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Trump’s Troop Ban Is Part of a Long, Dark History of Accusing Trans People of Threatening National Stability

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Since the U.S. Supreme Court ruled last Tuesday that the Trump Administration can begin to enforce its restrictions on transgender people serving in the military, the thousands of trans people who are on active duty have been left wondering what their futures hold. The Administration’s policy means that those who do not serve “in their biological sex” face discharge, but it’s not yet clear how that will play out in practice. But, though the dubious idea of set, binary sexes is rejected by research, this policy is unsurprising given that it is not the only effort by the Administration to erase trans people from national life.

But in fact, people gendered differently from what was assigned to them at birth have served in the American military since at least the 18th century. Trying to purge them from that history is nothing new either: the state has long sought to brand trans and queer people as threats to national security and stability.

Sixty years ago, a transsexual woman named Charlotte F. McLeod — who served in the U.S. Army in the late 1940s before receiving a medical discharge — challenged the state’s attempt to define her gender and exclude her from practices and institutions associated with citizenship.

Assigned male at birth, McLeod underwent gender-affirming surgery in the early 1950s. This came on the heels of the well-publicized transformation of another “former G.I.” named Christine Jorgensen, who had become an overnight celebrity. While McLeod never gained as much attention as Jorgensen, she did make headlines. A 1954 report even noted how she had followed “in Christine’s footsteps.”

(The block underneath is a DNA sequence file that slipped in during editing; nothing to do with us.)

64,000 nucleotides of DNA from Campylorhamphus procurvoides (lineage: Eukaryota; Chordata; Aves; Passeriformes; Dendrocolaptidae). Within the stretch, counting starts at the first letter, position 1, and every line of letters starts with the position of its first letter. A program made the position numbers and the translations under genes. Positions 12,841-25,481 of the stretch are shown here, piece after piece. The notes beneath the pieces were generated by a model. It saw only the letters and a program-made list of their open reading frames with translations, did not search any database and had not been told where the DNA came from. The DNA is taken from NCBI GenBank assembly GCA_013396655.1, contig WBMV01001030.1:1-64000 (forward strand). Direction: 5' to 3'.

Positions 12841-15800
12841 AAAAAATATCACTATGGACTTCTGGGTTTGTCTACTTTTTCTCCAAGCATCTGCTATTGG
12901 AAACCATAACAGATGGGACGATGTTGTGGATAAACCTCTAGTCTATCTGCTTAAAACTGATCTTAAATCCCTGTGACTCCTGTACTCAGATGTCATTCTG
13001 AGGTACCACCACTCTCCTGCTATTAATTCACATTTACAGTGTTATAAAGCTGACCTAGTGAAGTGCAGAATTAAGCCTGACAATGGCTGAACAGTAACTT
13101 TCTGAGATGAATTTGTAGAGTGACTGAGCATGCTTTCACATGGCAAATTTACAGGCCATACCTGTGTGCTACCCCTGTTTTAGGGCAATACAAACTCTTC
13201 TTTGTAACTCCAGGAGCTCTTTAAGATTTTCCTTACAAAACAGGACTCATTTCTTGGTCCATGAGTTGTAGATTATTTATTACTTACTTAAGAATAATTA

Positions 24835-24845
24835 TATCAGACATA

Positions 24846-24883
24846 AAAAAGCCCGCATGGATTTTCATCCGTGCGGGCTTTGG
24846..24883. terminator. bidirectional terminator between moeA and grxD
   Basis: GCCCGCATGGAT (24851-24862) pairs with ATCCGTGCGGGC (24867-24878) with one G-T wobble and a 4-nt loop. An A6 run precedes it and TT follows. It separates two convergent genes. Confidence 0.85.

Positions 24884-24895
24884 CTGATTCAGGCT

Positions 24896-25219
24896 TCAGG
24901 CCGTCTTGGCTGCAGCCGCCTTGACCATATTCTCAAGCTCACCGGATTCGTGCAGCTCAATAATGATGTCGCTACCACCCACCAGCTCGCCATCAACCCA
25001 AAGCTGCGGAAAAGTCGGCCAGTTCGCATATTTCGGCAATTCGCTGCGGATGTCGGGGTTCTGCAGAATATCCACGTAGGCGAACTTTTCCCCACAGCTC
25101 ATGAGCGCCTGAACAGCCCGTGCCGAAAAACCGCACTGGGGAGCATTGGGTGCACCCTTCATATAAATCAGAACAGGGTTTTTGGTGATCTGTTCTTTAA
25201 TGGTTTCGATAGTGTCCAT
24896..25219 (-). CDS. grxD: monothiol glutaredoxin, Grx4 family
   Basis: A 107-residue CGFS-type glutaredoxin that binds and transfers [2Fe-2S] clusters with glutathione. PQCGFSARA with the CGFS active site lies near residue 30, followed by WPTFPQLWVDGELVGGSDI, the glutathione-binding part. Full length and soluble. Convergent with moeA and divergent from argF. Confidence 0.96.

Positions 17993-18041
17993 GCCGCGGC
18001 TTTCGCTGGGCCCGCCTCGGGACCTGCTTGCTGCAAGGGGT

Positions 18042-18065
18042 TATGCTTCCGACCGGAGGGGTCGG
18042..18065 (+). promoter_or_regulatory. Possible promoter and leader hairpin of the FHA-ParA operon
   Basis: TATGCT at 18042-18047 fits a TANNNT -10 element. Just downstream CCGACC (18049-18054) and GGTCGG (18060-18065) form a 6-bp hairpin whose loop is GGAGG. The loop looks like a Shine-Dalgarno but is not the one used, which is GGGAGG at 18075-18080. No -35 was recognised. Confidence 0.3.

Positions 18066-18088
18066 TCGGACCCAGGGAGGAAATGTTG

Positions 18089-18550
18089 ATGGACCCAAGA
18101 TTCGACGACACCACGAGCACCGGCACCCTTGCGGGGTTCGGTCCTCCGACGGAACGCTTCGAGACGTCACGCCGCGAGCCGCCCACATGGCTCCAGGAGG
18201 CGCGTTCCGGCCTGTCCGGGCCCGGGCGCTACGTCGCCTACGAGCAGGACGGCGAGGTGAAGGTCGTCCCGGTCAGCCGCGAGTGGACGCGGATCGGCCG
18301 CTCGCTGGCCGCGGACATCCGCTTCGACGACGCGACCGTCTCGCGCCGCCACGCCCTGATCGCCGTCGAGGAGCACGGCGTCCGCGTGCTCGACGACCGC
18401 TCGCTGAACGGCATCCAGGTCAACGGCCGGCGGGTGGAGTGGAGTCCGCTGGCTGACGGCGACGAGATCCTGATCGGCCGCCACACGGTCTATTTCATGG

Like Jorgensen had in the 1950s, McLeod told the world about the “army of people who live deeply depressed, under circumstances we cannot control.” She explained, “I always thought, felt, and reacted like a woman.” Unable to legally undergo the procedure in the United States, she went abroad for surgery. But news of Jorgensen’s treatment abroad had led to new prohibitions so, in desperation, McLeod ended up permitting a quack doctor to conduct the procedure. The decision proved nearly fatal; doctors in Copenhagen only bent the rules to finish the procedure after the quack surgery had created an emergency.

Though she was no longer actively serving, contemporary newspaper reports stressed McLeod’s time in the military. It served as a reminder of her patriotism and commitment to social stability — something seen as remarkable at a time when queer people were viewed as threatening to the nation’s moral fabric and often depicted as potential threats to national security. Most people in the 1950s erroneously interpreted transgender expressions as a marker, manifestation or inherent trait of homosexuality. More often than not, they conflated the two.

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In a battle over which political party was strongest in its attacks on communism, the Republican Party in particular linked homosexuality to political and social subversion that could leave the United States vulnerable to Soviet influence and infiltration. This was generally framed around unsubstantiated fears that those who practiced homosexuality were depraved as well as susceptible to blackmail and thus, likely to betray their nation in order to protect their own secrets. Those fears extended to trans people, too. During the 1956 presidential election, gossip columnist Walter Winchell baited Republican Dwight Eisenhower’s Democratic opponent by insisting, “A vote for Adlai Stevenson is a vote for Christine Jorgensen.”